A sterling silver loving cup stolen 91 years ago has made its way back to Nebraska. It “went missing,” as the modern expression goes, in 1922, and showed up last year in a New York City antique store. Nearly a century later, a mystery about the cup remains — where the heck it went. But at least we now know where it goes — reunited at the Governor's Mansion in Lincoln with a serving set that the Nebraska State Historical Society said in a 1956 World-Herald article was “one of Nebraska's most ornate treasures.”
“I can't say exactly when the cup got stolen,” said Larry Ruth, president of the Nebraskaland Foundation. “It's kind of remarkable that we now got it delivered to us. We'll make it a significant part of the Statehood Day dinner.”
The nonprofit foundation purchased the loving cup for $6,500 from the New York antique dealer and will present it at the March 2 dinner at the State Capitol to first lady Sally Ganem.
“It's nice to have it back but sad that it was missing for so long,” said Ganem, wife of Gov. Dave Heineman. “It was probably passed down from person to person. I would love to find out the history of where it has been.”
The elaborate serving set was a 1908 gift from the State of Nebraska to the U.S. Navy in honor of the new battleship USS Nebraska.
The ship, which soon traveled the world on display as part of President Theodore Roosevelt's “Great White Fleet,” was decommissioned in 1922. Gov. Sam McKelvie then asked that the silver service be loaned to the state for display, and the Navy sent it back.
But the loving cup didn't arrive.
Ruth, a retired legislative lobbyist and former Navy lawyer, said he can only speculate where the cup traveled through the years.
But he said retracing the trail is not nearly as important as getting it back to the state. A Navy official wrote to him “with the length of time the silver cup was missing and the small amount of paperwork available,” it was unlikely that legal proceedings would be pursued.
What Ruth can document, though, is that on Jan. 19, 2012, Nathan Horowicz Antiques Inc., at 55th Street and Second Avenue in Manhattan, purchased the cup for $4,551 from Bonhams on Madison Avenue. Horowicz called Bonhams “a highly reputable international auction gallery.”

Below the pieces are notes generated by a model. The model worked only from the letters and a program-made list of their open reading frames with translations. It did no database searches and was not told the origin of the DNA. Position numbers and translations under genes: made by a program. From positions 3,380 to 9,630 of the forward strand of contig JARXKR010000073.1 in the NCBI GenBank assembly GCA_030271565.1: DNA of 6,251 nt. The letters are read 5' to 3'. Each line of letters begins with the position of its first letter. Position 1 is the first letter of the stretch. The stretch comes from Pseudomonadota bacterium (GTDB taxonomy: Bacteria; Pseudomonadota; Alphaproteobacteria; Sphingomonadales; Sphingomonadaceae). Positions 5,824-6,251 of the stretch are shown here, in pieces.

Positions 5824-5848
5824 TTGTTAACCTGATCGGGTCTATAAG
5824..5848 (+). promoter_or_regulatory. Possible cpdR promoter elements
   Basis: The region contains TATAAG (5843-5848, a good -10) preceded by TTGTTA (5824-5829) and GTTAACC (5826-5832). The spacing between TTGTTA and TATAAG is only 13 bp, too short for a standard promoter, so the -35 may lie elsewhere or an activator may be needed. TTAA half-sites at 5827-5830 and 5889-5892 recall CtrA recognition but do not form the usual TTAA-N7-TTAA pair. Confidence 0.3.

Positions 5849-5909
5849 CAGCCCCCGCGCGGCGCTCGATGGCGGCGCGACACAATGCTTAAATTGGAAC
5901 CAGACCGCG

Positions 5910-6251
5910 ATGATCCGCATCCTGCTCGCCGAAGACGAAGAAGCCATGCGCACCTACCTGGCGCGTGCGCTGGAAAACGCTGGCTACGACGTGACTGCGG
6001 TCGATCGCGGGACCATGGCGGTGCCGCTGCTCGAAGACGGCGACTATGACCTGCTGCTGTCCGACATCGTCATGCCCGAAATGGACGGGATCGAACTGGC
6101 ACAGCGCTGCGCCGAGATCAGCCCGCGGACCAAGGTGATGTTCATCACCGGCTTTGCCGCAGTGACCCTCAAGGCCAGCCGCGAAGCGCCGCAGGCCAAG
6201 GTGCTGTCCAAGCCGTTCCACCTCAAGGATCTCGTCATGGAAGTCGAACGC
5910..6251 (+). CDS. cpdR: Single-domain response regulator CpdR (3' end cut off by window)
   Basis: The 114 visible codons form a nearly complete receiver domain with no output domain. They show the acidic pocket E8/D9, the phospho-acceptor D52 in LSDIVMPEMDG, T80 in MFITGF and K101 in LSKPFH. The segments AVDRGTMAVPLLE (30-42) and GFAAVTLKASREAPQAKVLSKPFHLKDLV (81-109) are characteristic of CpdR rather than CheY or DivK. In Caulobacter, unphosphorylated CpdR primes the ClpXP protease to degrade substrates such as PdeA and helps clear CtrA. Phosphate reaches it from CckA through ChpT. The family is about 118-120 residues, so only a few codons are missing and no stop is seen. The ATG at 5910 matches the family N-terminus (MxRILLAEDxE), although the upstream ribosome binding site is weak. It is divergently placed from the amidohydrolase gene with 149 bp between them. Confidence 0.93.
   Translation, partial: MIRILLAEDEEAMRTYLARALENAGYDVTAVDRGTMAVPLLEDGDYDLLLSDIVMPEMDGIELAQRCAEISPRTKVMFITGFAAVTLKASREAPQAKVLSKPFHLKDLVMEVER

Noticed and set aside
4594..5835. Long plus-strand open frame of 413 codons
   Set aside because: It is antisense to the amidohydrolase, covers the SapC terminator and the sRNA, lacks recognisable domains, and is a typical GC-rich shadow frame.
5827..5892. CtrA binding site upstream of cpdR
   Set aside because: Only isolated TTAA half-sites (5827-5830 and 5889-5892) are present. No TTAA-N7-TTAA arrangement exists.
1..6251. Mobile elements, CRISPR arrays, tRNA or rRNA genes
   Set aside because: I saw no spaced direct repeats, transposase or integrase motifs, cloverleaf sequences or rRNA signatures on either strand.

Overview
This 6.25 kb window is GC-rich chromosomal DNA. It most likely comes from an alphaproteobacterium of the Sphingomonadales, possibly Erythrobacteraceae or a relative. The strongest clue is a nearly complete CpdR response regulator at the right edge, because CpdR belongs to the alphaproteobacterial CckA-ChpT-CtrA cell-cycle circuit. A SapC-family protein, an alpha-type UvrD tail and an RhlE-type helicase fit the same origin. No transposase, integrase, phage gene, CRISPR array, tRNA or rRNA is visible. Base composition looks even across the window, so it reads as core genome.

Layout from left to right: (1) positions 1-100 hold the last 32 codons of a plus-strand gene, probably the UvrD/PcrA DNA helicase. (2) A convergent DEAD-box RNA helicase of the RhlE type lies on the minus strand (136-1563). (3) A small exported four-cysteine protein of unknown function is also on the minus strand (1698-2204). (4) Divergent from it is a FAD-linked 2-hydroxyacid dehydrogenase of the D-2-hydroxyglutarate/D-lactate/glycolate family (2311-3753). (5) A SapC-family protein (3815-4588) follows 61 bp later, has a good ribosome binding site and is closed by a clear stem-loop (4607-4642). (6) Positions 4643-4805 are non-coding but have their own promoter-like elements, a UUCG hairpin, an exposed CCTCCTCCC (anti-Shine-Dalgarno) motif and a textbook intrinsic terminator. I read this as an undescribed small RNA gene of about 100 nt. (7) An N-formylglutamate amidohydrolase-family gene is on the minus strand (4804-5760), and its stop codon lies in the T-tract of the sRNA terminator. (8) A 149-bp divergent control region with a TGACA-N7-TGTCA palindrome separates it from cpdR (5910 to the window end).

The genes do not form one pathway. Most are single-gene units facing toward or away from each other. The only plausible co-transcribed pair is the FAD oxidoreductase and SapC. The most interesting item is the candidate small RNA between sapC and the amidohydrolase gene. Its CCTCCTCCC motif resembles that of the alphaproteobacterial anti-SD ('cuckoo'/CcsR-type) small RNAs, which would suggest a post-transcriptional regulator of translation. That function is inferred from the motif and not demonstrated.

At the same time as that purchase, Horowicz bought numerous other silver items from Bonhams. Horowicz then sent them to Sotheby's Auctioneers on consignment — but Sotheby's recognized the nautical nature of the loving cup and contacted the Navy.
The Navy informed Sotheby's that the loving cup had been missing since 1922 and put a hold on it. A call to Nebraska last summer was answered by Leisa Ausdemore, director of the Governor's Residence, who informed the first lady. Ganem began asking if someone might purchase the cup and return it to Nebraska — and the Nebraskaland Foundation responded.
Friday at Mahoney State Park, Larry Ruth donned white gloves and lovingly handled the loving cup.
Regrettably, he said, whoever stole the cup removed etchings of an American Indian and a buffalo head. That someone did so, he said, is an indication of making a stolen item less likely to be identified.
Ganem said Saturday it would be wonderful if someone would volunteer to restore the etchings, though she doesn't know if it is possible.
Many visitors have admired the serving set in the formal dining room of the Governor's Mansion adjacent to the State Capitol. “They are amazed,” the first lady said. “It has two gorgeous bowls, a candelabra and is made of probably 40 pounds of solid silver.”
She will accept the loving cup at the Statehood Day dinner on behalf of the Friends of the Governor's Residence. Honored that night as Distinguished Nebraskalanders will be Hod and Willa Kosman of Scottsbluff; the Raikes family of Ashland; and Fred and Eve Simon of Omaha. Tickets are $100. (For reservations, call 1-402-904-5320.)
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Among those attending will be Commander Jason D. Wartell of the current USS Nebraska, a nuclear submarine.
More than a century ago, much was made of the fact that Gov. John H. Mickey, a teetotaling prohibitionist, didn't veto a $3,000 appropriation by the Legislature for the serving set — some fearing he would insist on a “water service.” (That appropriation would equate to more than $70,000 today.)
After a competition, the state selected an Omaha firm to design the silver set. The contract went to the Reichenberg-Smith Co., with the design by Arthur F. Smith.
A national publication, the Jewelers' Circular, described the set in 1905 as “one of the finest possessed by any ship in the Navy.” It required as much silver as in 1,500 silver dollars.
The service consisted of a centerpiece, loving cup, punch bowl, punch ladle, silver waiter and 18 silver goblets. It includes etchings of the Capitol, a farm scene, a skirmish with Indians, the Union Pacific bridge at Omaha and the ship itself.
The naming of a Navy ship for Nebraska was a big deal for our landlocked state. Two previous governors visited Seattle, where it was being built, before Gov. George Sheldon traveled with 113 Nebraska dignitaries to San Francisco, where he presented the silver service to the Navy on May 8, 1908.
The ship saw no service in World War I, but helped ferry doughboys home when the war was over “over there.”
Though the removal of the etchings detracts somewhat from the loving cup, Ruth said, “it helps to tell the story of how this lovely piece was purloined and then rightfully returned to Nebraska to be a part of history that we can all enjoy.”
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